The Bookshop by Penelope Fitzgerald

‘In 1959 Florence Green occasionally passed a night when she was not absolutely sure whether she had slept or not.’

Hardborough, a small coastal town in East Anglia, is the setting for this novel. 

‘The town itself was an island between sea and river, muttering and drawing into itself as soon as it felt the cold.  Every fifty years or so it had lost, as though careless or indifferent to such things, another means of communication.’

An isolated town besieged by the elements.  A town without a bookshop.  Florence Green approaches Mr Keble, the bank manager, for a loan.  She wants to buy the Old House, which has its own warehouse.  Eventually, the loan is approved, and Mrs Green sets to work.

But not everyone wants the Old House to become a bookshop.  There is a well-defined social hierarchy in Hardborough, and Mrs Green has unwittingly trodden on the toes of Mrs Violet Gamart.  Mrs Gamart marshals her own forces to undermine Mrs Green: it is spiteful, petty, and effective.  Mrs Green has her own supporters, but they are rendered powerless. So, despite establishing a lending library, having the support of Mr Brundish, and having help from ten-year-old Christine Gipping, Mrs Green’s bookshop fails.  There is a whisper of supernatural forces being involved as well.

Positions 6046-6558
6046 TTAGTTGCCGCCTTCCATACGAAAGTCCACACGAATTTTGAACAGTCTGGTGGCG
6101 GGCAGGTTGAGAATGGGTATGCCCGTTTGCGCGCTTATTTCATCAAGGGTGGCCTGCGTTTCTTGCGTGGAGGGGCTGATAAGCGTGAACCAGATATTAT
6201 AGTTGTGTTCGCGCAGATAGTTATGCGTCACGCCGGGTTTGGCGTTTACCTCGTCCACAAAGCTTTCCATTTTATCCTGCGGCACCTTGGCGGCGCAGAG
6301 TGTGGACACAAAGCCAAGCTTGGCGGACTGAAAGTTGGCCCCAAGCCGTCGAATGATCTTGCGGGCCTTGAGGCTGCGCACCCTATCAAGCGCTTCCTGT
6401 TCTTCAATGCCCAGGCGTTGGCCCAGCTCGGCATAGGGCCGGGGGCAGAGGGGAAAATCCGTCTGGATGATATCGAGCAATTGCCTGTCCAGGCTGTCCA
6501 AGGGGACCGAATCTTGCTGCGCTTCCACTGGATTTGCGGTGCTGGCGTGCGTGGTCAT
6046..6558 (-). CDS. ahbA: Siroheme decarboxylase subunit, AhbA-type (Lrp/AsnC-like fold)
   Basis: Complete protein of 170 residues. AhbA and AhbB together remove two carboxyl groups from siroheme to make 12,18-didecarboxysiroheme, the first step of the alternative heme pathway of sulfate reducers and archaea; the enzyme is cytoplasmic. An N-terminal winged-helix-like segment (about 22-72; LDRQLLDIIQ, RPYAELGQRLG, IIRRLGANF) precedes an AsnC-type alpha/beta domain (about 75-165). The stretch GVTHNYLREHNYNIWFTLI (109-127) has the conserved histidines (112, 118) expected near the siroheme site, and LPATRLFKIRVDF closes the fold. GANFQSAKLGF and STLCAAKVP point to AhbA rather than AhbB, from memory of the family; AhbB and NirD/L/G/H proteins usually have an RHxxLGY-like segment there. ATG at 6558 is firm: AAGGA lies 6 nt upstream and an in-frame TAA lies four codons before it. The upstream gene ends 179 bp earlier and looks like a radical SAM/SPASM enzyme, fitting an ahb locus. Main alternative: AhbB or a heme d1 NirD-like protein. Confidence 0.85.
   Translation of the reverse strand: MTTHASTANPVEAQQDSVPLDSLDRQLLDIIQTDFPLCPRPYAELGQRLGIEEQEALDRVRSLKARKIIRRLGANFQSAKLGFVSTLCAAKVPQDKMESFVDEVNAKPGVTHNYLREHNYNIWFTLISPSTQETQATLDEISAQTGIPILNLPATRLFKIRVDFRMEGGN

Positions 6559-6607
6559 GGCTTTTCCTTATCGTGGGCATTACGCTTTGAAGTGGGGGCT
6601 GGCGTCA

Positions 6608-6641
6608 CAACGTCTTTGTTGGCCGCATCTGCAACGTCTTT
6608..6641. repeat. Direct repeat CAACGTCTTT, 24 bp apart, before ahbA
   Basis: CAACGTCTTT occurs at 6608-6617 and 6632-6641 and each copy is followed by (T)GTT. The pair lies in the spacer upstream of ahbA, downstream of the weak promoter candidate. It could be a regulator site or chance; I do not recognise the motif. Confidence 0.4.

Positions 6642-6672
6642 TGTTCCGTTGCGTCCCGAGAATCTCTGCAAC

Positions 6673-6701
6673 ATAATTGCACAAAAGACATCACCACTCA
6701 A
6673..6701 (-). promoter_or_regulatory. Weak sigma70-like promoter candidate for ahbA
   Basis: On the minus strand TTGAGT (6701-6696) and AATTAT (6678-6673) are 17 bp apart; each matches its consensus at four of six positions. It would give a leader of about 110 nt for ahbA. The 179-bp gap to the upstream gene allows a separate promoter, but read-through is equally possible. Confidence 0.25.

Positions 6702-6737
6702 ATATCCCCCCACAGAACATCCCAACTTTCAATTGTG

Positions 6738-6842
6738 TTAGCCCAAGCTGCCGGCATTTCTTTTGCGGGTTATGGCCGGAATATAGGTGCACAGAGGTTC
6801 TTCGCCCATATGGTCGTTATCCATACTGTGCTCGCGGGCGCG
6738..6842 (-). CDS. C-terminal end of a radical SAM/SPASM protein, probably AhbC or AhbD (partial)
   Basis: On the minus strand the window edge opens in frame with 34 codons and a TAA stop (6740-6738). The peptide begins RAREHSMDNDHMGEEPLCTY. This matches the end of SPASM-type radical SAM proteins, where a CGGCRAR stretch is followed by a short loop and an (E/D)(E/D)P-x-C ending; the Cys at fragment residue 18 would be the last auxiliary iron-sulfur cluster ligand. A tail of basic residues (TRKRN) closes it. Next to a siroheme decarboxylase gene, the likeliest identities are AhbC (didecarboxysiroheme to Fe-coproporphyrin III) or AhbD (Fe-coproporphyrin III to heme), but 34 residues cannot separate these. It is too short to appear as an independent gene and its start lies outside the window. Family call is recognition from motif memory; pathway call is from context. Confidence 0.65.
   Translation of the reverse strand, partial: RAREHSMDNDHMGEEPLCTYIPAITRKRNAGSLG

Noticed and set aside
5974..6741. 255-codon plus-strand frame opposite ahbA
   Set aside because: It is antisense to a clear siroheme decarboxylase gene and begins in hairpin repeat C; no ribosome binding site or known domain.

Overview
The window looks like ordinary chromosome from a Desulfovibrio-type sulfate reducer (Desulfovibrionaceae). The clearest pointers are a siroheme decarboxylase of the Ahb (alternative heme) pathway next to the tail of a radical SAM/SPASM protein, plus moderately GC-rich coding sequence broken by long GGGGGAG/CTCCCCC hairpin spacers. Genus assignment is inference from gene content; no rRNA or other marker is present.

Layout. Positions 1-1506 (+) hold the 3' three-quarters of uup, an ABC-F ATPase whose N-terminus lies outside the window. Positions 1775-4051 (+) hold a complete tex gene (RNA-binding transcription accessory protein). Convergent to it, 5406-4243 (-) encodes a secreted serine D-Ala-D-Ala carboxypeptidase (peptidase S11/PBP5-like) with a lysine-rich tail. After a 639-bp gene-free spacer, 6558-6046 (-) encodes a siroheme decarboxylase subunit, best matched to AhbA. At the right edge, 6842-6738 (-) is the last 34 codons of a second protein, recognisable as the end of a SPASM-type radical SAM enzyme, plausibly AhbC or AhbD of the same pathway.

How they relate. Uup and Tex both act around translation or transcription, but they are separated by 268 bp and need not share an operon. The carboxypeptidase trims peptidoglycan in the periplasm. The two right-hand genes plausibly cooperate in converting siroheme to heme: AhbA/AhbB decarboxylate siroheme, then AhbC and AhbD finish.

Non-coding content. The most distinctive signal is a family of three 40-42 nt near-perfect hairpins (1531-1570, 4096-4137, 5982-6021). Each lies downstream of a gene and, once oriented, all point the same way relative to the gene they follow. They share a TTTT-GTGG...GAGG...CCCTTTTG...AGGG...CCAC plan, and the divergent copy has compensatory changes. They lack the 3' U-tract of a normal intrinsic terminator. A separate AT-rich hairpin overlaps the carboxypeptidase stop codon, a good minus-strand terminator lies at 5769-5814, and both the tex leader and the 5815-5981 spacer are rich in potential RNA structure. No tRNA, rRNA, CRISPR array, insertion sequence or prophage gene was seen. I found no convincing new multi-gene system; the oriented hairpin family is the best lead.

While I agree with Mrs Green’s note to Mr Thornton, solicitor, obviously others do not:

‘A good book is the precious life-blood of a master-spirit, embalmed and treasured up on purpose to a life beyond life, and as such it must surely be a necessary commodity.’

The more I read, the sadder I became.  How can a town not want a bookshop?  Why is Mrs Gamart so vindictive?  This is a short novel which left me wondering about people and their motives, and the impact that surroundings can have on what is accepted.  How could the outcome have been different?

‘As the train drew out of the station she sat with her head bowed in shame, because the town in which she had lived for nearly ten years had not wanted a bookshop.’

In this short novel, Ms Fitzgerald conveys the best and the worst of small-town machinations.  A mirror on society and an uncomfortable read.

Jennifer Cameron-Smith